Jason Bay and the Mets ended their rocky marriage Wednesday, with both sides striking an agreement that gives the outfielder his unconditional release, while potentially freeing up cash for the team to spend this offseason.
The Mets absorbed the full amount still owed to Bay -- $21 million -- which includes his salary for next season ($16 million), a buyout for 2014 ($3 million) and the remainder of his original signing bonus ($2 million). According to a person familiar with the settlement, part of the payout will be deferred over several years, offering the Mets salary relief this winter, though exactly how much is unclear.
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Regardless of the total, salary relief is a key provision of the surprise agreement that clears Bay from the roster for next season.
The team has holes in the outfield, at catcher and in the bullpen. But until cutting ties with Bay, existing contracts had gobbled up roughly 80 percent of a payroll that's expected to remain at around $100 million, leaving little room to maneuver. The arrangement had to be approved by the players' union and Major League Baseball.
"Ultimately, we were concerned that if Jason is giving up something, he has to be getting something back," players' association chief Michael Weiner said. "There has to be some corresponding benefit on his part. You can't just give away contract rights in this case. It has to be a fair deal for the player."
Bay, 34, signed a four-year, $66-million deal with the Mets before the 2010 season and went into a steady decline. In three seasons with the Mets, he hit .234 with 26 homers, falling well short of expectations.
"Jason has a tremendous work ethic," general manager Sandy Alderson said in a statement. "There was never any question about it. Unfortunately, the results weren't there and we are in a results-oriented business. We thank Jason for his efforts and wish him well."
In a statement, Bay indicated his desire to keep playing, and thanked the Mets for allowing him a chance at a fresh start.
"I still feel I have plenty to give to this game and that I can play baseball at a high level," Bay said. "But after serious consideration, both sides agree we would benefit from a fresh start."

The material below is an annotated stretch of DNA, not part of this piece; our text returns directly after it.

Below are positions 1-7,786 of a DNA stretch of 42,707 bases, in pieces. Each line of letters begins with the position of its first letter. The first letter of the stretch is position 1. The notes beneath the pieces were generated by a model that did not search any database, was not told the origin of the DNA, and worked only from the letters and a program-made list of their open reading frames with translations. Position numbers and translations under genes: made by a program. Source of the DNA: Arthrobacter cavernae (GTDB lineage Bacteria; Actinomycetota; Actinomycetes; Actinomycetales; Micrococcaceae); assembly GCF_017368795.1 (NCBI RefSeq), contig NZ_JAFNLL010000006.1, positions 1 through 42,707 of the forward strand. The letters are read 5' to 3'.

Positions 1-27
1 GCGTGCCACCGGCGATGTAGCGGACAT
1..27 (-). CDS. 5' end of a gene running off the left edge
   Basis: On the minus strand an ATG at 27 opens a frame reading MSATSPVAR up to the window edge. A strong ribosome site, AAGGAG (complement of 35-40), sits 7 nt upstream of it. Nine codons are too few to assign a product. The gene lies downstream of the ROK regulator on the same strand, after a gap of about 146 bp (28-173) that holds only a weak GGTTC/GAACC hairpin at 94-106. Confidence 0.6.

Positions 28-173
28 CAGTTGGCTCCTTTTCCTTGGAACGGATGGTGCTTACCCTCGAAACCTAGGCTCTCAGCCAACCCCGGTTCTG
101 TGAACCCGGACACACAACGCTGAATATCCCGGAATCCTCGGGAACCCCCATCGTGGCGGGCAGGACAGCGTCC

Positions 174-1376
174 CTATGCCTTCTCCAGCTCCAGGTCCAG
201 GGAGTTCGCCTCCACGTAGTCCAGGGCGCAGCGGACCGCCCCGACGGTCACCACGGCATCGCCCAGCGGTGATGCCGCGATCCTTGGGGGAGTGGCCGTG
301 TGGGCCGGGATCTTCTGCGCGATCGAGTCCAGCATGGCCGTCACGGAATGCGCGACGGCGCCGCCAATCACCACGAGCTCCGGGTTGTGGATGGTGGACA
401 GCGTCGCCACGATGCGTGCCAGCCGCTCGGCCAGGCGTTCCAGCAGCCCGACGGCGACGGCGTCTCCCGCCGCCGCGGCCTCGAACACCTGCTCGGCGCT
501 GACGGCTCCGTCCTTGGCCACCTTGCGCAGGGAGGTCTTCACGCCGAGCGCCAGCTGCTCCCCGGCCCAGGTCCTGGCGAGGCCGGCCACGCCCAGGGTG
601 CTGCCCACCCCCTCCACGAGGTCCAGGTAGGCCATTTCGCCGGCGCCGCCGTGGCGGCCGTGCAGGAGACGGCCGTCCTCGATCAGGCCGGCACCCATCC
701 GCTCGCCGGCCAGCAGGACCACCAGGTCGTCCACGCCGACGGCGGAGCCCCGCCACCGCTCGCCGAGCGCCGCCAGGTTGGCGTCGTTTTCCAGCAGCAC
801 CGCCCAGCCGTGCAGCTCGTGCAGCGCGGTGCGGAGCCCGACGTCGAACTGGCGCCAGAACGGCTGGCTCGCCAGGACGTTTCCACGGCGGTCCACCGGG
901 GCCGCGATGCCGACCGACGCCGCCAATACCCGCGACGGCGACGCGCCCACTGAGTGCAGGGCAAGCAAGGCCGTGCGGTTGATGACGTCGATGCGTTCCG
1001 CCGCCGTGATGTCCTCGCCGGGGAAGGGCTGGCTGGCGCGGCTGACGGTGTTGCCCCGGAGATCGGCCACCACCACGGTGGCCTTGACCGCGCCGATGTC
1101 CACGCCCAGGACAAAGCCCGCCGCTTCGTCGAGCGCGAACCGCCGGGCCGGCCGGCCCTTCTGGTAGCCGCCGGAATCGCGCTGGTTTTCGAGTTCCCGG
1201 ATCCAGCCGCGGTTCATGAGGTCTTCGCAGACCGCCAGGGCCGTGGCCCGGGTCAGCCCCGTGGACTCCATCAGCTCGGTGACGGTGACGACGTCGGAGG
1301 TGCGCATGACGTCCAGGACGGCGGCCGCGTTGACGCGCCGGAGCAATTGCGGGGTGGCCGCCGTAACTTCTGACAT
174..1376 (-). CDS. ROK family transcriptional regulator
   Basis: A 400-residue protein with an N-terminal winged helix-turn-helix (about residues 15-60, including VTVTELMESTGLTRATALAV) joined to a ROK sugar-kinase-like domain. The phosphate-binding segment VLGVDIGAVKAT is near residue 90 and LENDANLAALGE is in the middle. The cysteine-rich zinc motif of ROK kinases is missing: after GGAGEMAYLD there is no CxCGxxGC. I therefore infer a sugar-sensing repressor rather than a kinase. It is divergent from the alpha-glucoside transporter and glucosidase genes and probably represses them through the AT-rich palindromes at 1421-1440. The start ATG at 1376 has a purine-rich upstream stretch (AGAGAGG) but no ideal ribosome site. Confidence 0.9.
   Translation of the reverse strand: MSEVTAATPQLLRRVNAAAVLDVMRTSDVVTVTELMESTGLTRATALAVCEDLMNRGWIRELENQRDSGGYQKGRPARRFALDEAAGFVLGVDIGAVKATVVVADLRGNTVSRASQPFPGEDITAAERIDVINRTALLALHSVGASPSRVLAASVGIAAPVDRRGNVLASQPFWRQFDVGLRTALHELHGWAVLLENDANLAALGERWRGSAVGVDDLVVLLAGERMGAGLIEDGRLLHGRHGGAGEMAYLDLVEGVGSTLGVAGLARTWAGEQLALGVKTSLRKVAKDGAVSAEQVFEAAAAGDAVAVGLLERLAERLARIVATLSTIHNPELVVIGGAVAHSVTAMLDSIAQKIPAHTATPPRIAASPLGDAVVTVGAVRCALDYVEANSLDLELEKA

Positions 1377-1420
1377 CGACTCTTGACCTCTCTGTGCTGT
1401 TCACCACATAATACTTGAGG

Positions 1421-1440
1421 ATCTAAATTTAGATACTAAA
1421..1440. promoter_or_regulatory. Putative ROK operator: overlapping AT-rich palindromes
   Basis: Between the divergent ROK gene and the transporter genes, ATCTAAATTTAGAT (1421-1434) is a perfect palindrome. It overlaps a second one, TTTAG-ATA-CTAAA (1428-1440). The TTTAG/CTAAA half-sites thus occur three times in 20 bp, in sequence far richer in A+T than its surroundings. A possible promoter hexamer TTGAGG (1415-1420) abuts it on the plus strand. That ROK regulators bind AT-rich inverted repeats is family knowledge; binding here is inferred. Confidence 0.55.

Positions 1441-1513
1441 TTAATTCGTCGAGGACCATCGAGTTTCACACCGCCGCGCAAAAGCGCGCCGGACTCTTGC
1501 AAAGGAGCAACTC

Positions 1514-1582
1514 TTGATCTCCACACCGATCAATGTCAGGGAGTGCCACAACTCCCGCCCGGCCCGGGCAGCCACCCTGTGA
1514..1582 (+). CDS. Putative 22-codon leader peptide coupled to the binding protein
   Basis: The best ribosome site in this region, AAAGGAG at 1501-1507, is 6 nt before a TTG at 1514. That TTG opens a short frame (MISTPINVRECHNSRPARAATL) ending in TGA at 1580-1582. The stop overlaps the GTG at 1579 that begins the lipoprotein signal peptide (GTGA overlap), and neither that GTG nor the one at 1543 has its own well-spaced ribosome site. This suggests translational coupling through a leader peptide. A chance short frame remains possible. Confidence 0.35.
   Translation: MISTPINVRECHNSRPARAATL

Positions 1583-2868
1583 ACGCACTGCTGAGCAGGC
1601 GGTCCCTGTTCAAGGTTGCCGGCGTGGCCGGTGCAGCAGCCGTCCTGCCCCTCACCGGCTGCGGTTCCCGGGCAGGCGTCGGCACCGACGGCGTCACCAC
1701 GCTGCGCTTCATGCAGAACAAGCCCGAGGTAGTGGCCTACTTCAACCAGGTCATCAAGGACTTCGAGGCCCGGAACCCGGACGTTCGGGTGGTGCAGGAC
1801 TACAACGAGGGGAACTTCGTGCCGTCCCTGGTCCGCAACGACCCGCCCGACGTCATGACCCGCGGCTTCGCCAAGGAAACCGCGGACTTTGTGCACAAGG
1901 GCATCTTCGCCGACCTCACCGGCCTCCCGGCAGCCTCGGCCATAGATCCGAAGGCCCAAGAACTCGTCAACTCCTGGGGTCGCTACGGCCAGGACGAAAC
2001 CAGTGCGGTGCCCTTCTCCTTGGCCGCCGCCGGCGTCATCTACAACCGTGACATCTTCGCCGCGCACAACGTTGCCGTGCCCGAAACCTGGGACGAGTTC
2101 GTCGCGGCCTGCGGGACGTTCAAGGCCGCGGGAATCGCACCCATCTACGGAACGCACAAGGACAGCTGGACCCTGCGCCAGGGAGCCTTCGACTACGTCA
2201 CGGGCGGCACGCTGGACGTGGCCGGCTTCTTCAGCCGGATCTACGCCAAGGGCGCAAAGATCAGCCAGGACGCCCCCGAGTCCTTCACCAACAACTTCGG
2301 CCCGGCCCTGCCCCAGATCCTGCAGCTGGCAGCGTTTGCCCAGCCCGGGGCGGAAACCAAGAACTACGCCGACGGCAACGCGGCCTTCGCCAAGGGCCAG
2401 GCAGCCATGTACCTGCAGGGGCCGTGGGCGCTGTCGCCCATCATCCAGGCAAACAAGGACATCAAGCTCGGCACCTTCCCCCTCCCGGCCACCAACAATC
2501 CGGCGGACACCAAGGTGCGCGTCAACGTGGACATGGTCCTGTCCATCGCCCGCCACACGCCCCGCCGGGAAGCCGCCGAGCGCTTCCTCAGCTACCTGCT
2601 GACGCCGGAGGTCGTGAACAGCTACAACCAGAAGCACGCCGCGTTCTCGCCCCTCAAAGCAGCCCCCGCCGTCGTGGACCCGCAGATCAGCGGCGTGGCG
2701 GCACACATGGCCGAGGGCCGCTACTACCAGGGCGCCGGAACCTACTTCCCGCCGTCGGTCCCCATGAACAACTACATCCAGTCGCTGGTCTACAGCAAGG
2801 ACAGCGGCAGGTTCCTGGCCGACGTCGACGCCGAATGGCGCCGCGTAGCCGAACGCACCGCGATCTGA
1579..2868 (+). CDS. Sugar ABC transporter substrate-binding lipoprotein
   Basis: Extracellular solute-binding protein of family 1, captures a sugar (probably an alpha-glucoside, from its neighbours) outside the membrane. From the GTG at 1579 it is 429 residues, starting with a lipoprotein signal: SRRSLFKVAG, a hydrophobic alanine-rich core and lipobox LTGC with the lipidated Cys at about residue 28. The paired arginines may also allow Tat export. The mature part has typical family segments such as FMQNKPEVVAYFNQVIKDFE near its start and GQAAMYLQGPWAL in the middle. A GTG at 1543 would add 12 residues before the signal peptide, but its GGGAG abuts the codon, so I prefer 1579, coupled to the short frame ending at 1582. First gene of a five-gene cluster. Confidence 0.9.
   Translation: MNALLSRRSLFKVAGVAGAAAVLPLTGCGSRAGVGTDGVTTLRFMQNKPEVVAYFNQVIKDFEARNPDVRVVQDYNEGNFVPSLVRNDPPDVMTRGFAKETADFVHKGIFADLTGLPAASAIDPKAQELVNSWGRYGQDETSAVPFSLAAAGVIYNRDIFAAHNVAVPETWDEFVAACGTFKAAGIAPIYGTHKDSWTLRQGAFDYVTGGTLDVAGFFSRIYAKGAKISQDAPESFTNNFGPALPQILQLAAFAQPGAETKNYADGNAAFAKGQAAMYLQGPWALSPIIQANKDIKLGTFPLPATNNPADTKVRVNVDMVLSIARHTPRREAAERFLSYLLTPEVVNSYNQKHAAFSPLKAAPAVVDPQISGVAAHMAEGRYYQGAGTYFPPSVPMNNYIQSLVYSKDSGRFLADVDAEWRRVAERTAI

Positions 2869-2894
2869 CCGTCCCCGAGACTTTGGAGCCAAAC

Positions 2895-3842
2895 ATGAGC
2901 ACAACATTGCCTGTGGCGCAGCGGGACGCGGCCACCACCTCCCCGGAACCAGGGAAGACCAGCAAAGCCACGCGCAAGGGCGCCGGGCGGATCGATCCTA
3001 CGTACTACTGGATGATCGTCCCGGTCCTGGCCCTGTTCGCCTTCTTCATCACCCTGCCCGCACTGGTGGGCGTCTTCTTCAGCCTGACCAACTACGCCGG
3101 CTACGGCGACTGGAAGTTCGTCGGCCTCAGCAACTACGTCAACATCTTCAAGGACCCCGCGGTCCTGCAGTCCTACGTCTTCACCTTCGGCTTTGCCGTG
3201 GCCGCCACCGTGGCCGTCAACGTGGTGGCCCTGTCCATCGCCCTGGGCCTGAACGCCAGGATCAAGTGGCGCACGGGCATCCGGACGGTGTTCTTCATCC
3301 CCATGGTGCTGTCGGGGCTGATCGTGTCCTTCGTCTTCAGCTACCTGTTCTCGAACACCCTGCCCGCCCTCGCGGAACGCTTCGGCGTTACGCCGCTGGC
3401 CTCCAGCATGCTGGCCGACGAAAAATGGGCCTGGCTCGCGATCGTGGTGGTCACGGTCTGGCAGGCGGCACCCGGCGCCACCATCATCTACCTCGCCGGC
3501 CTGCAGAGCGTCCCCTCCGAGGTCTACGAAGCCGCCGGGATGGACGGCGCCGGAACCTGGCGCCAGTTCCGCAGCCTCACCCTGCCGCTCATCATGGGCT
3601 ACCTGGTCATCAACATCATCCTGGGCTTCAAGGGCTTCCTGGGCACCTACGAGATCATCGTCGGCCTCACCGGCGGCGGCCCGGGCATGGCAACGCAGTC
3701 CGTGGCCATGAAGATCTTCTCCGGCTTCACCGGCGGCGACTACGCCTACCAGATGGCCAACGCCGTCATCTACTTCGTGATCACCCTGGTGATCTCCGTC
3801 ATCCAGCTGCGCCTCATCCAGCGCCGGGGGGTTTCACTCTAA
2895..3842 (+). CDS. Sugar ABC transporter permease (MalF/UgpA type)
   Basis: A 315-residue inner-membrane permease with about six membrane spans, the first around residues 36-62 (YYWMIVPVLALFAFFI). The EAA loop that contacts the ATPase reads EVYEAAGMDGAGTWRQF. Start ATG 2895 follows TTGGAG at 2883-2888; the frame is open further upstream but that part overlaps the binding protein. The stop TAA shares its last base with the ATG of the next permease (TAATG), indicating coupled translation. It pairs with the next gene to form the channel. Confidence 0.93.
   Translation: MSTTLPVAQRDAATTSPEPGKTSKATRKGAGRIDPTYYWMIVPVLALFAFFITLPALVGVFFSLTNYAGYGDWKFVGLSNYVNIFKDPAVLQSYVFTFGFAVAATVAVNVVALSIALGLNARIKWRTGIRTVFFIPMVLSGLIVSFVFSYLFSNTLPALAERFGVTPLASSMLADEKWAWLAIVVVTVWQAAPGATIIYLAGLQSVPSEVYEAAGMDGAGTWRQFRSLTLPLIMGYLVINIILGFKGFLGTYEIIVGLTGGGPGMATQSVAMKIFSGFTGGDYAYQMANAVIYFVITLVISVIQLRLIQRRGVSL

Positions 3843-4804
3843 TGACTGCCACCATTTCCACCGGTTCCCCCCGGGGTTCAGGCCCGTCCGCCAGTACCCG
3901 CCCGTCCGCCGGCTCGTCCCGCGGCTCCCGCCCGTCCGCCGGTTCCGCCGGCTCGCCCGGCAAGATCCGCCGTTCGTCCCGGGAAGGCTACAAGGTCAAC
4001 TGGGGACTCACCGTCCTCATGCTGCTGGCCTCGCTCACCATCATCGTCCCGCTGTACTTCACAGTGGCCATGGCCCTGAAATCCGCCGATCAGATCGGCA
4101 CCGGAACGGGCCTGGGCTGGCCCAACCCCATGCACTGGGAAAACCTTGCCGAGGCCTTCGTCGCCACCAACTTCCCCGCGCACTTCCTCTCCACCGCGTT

The agreement makes Bay a free agent.
"Wow," a rival National League general manager said. "Imagine if he goes someplace else and has a big year?"
Bay established himself as a powerful slugger with the Pirates and Red Sox during his first six full seasons, but he slumped badly with the Mets. His role was reduced dramatically by the end of this past season, with the former star essentially a platoon player.
Some, including manager Terry Collins, had questioned whether the two concussions Bay suffered during his time with the Mets could account for his hitting problems. Bay had one concussion in 2010 and suffered another last June.
"There's not a player who tried harder to succeed or was more frustrated and disappointed than Jason himself," Collins said. "I'll miss Jason's presence in the clubhouse as a player, teammate and person."
His decline worsened by the year, culminating this season, when he hit a career-low .165 with only eight home runs in 194 at-bats. He became the latest Mets underperformer to be jettisoned in recent years before the end of an expensive contract, joining pitcher Oliver Perez and second baseman Luis Castillo.
"I enjoyed my time in New York," Bay said. "I have no regrets in signing with the Mets, other than that I wasn't able to play to the level that the team, the fans and I all expected and that we weren't able to win more games."
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